Every Canon printer comes with a built-in ink tracking chip. Its intended purpose is to track how many pages you print and how much ink you use so that it can alert you when the ink is low, and the cartridge needs to be changed. However, this ink tracker can sometimes be a problem if you’re refilling cartridges rather than buying a new one each time. To help you get around this, I’ll review how to disable this ink tracking chip and turn off your Canon printer’s ink monitor.
Let’s start by reviewing the basics of how an ink cartridge works. Every Canon cartridge has a sponge designed to hold onto the ink stored in the cartridge and prevent it from flowing freely out of the printhead. To get you to give them more of your money and buy more of their cartridges, Canon makes their cartridges’ sponges very tiny, so they don’t last very long, and you’ll have to replace them frequently.
In a previous demonstration, I showed you how to replace the tiny default Canon sponge with one of the larger BCH brand ink sponges from my website, BCHTechnologies.com. For a visual demonstration of today’s lesson, feel free to watch this video on my YouTube channel. In this demonstration, we’ll use the cartridge we made in the previous demonstration to see how many pages we can print before running into any problems.
If you insert the cartridge into the printer and the associated LED light comes on with a steady yellow, don’t worry. Despite what the printer thinks, its ink gauge is inaccurate, and your ink levels will be fine when you start out. Canon printers get confused by refilled cartridges, so a steady yellow light means that the printer thinks the ink levels are low.
You’ll get a pop-up window on your computer warning you that the ink levels are low and asking you to cancel the current print job. Don’t do that. You may also find that the printer prints half pages and then restarts. This often happens when the printer’s paper guide is too wide. Make it narrower and ensure the paper is fed in straight down, not crooked.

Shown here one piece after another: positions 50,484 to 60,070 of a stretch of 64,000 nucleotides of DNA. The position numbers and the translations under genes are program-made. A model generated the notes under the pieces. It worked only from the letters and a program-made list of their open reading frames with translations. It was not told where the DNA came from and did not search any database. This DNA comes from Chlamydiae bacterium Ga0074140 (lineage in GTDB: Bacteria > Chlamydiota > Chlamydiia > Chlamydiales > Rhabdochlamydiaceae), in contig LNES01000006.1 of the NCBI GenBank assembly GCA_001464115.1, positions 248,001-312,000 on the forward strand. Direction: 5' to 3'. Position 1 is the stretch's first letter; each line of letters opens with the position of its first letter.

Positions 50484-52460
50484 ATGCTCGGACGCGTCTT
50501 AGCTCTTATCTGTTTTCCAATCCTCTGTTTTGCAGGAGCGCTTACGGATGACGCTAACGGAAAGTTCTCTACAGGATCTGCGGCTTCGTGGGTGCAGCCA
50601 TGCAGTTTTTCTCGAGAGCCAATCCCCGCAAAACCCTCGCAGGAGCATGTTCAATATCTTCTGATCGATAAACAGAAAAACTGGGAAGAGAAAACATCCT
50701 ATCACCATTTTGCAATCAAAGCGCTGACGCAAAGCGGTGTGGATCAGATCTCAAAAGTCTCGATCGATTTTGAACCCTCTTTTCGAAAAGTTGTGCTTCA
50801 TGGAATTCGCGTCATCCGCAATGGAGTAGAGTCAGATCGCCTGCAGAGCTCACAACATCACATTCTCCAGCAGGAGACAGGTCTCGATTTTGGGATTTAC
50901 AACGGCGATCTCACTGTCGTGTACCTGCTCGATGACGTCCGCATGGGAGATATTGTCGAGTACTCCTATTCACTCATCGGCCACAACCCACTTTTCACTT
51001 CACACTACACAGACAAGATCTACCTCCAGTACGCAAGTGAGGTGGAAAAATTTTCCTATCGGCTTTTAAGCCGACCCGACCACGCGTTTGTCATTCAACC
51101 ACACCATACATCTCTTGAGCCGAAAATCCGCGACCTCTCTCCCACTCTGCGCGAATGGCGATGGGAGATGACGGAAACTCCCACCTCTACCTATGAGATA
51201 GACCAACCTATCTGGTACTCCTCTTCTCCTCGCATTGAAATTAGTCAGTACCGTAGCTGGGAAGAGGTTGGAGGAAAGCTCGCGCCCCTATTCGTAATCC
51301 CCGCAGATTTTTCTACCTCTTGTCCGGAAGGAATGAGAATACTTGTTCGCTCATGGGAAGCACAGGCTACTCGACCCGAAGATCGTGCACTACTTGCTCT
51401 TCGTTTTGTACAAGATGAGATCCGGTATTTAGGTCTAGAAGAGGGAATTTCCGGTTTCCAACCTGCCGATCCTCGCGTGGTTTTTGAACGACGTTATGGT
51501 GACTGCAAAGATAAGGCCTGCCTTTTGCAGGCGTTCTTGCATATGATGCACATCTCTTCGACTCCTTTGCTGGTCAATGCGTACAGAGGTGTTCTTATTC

Test the Cartridge
Now it’s finally time for us to test this cartridge’s capabilities. We had 10mL of ink in the black cartridge in the demonstration and 5mL of each colored ink. It wasn’t long until both cartridges showed a low ink warning message. We had plenty of ink, but the printer didn’t know that. We could still print quite a few pages while the yellow LED light remained steady.
After a while, the LED lights would go from a steady yellow to a flashing yellow, accompanied by another pop-up window. That meant it was finally time to disable the printer’s ink gauge. Canon tells you to hold the stop button for five seconds to continue printing, so go ahead and do that. You’ll also have to do this again later for the colored cartridge. Once the ink counter has been disabled, it will print forever, regardless of how low the ink cartridges are. The LED light will keep flashing yellow, but that’s okay. You can just ignore it.
Soon, we saw that the black parts were starting to print faded, but the colored parts were still printing fine. We stopped the printing and looked through the pages to see where and when the black started to look faded. Then we’ll add 10mL of ink into the black cartridge to get it back to that same print quality. We used a priming syringe to puff out 1mL of air and help it get to the bottom of the cartridge. It then went back to printing good as new.
I hope this blog helped! For more DIY printer tips and tricks, follow me on YouTube at Kevin at BCH. Happy printing!